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Submission + - Microsoft Delays February Patch Tuesday Indefinitely (sans.edu) 1

UnderAttack writes: Microsoft today announced that it had to delay its February patch Tuesday due to issues with a particular patch. This was also supposed to be the first patch Tuesday using a new format, which led some to believe that even Microsoft had issues understanding how the new format is exactly going to work with no more simple bulletin summary and patches being released as large monolithic updates.

Submission + - New 0-Day Exploit Affecting All Windows Versions Including Windows 10 (sans.edu)

UnderAttack writes: The Internet Storm Center is reporting that a new 0-day exploit was released to GitHub that causes current versions of Windows, including Windows 10, to crash. The exploit does require SMBv3, which is not supported on older versions of Windows. So your Windows XP system is likely still safe. The sad part is that this is a very simple missing length check, something that should have been avoided if any kind of QC would have been done on the code.

Submission + - SPAM: Realtors Targeted in Phishing Scams

UnderAttack writes: The SANS Internet Storm Center has an interesting story about how realtors are being targeted in phishing scams lately. The bad part is that these phishing e-mails are very plausible, and pretty much fly in the face of common security awareness training. The attacker will first send some benign messages to introduce themselves, then later the phishing email. The problem: Realtors often deal with large wire transfers and the attacker can now redirect that money with a simple e-mail sent as the realtor. This, and recent ransomware attacks where the attacker is first calling the victim to tell them about the attachment they are soon about to receive make it very hard to come up with meaningful awareness training.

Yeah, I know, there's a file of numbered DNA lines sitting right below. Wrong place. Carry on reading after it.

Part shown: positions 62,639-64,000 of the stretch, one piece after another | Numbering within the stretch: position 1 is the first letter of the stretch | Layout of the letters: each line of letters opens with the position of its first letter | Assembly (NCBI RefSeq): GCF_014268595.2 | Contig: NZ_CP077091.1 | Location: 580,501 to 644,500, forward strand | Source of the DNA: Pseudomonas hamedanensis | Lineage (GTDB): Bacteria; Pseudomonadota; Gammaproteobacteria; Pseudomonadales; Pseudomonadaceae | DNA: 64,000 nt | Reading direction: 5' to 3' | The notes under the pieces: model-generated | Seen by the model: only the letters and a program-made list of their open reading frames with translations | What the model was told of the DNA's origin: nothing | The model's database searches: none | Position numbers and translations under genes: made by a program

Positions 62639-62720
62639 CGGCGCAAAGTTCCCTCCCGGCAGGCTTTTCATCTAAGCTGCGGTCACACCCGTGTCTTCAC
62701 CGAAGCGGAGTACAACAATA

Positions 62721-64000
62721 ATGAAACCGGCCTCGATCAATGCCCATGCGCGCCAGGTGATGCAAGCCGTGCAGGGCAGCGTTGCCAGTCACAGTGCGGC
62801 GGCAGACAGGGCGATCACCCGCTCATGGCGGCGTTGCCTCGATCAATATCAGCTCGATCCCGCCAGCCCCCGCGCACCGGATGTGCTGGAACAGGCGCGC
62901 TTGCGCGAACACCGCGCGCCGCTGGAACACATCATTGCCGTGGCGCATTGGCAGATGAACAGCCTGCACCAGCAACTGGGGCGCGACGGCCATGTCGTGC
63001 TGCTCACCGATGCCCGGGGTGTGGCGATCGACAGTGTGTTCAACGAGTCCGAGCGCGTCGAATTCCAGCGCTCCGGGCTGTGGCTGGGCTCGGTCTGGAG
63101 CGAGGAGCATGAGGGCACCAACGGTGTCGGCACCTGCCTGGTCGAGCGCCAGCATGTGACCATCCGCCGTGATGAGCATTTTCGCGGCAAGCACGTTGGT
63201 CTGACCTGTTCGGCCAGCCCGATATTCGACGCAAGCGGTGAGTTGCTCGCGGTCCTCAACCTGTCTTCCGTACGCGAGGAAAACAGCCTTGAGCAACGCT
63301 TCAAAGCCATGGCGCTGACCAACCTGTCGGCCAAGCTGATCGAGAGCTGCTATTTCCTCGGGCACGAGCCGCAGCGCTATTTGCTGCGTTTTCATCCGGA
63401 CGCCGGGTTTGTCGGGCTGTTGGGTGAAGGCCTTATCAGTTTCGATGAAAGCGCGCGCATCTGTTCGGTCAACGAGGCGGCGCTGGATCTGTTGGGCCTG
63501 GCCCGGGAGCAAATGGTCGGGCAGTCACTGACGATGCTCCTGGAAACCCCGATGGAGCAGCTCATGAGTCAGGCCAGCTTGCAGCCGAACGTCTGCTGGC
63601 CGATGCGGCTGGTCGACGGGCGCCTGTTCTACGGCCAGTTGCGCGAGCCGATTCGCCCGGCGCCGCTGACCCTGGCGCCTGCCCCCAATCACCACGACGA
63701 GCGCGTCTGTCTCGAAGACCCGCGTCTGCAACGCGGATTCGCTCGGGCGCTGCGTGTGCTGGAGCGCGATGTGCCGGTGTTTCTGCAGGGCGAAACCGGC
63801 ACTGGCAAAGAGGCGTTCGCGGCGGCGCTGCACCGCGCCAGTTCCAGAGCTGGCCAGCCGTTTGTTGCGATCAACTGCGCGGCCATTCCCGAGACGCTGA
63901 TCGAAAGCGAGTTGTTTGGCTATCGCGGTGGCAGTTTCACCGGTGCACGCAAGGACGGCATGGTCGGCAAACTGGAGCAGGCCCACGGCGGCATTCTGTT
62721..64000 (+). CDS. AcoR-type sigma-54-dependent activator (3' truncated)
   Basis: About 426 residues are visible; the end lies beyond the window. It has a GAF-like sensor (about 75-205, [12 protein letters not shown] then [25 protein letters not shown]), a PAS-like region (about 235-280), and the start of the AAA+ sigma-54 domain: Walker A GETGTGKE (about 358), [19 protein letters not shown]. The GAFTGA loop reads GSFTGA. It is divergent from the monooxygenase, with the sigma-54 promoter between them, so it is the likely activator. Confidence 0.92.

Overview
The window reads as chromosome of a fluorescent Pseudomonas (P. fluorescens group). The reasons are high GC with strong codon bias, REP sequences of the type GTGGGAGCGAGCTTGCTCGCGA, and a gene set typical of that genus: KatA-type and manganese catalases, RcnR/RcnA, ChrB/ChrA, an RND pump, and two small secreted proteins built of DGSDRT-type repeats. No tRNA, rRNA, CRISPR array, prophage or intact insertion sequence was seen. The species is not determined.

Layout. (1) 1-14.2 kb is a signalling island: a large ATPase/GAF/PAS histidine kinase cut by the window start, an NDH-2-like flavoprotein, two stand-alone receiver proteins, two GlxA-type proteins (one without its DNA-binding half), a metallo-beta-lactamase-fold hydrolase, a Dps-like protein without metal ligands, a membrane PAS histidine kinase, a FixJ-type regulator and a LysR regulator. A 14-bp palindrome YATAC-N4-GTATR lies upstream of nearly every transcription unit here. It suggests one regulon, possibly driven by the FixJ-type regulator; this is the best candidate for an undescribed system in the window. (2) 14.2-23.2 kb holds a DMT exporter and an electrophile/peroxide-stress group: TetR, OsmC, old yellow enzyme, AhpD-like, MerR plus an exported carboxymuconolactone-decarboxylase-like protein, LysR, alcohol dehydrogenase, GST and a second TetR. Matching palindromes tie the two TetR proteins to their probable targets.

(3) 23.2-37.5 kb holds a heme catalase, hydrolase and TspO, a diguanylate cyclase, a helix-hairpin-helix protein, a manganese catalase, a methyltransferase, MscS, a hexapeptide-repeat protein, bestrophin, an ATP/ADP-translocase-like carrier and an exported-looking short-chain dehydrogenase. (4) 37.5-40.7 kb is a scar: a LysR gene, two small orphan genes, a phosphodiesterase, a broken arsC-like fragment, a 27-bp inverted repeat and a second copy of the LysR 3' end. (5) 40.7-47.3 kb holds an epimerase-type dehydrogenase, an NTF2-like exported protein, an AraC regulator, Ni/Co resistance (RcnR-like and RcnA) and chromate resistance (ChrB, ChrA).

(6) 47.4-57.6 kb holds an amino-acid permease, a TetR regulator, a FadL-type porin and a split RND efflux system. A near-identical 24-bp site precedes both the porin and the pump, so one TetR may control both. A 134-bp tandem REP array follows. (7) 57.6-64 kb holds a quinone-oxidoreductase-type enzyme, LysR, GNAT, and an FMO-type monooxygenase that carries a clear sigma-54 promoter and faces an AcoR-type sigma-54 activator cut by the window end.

Link to Original Source

Submission + - "Domaincop" malicious abuse notifications (sans.edu)

UnderAttack writes: An outfit by the name of "domaincops.net" apparently harassed domain owners with malware loaded spam. The spam claimed to include an abuse notification, and the domain name "domaincops.net" made them more plausible. Properly DKIM signed, these notes may have even slipped through many spam filters, and the site was (while it was still up) protect by Cloudflare.

Submission + - Thieves Find New Ways to Bypass iOS Activation Lock (sans.edu)

UnderAttack writes: Apple's effort to make its product jailbreak prove are often justified with attempting to secure the product from theft. For example, the iOS activation lock appears to have caused a significant drop in the number of stolen iOS devices. But thieves are adapting, and finding ways to bypass activation lock with some nifty social engineering and phishing tricks. This article summarizes some of the tricks that thieves are currently employing.

Submission + - The Dark Side Of Certificate Transparency (sans.edu)

UnderAttack writes: Certificate Transparency is a system promoted by companies like Google that requires certificate authorities to publish a log of all certificates issued. With certificate transparency, you can search these logs for any of the domains you own, to find unauthorized certificates. However, certificates are not only used for public sites. And with all certificates being published, some include host names that are not meant to be publicly known. An update of the standard is in the works to allow entities to obfuscate the host name, but until then, certificate transparency logs are a good recognizance source.

Submission + - Hiding Commands in AAAA DNS Records for Covert Command and Control Channels (sans.edu)

UnderAttack writes: DNS makes for a great command and control channel. Pretty much all systems are able to reach the global DNS infrastructure via recursive name servers. The other advantage of DNS is that any operating system includes tools to perform DNS lookups on the command line. To exfiltrate data, a simple "A" record lookup for a hostname can be used like 4111111111111111.evilexample.com to exfiltrate a credit card number. But to send commands back to the system, many covert channels use "TXT" records, which are much less common and easily detected or blocked.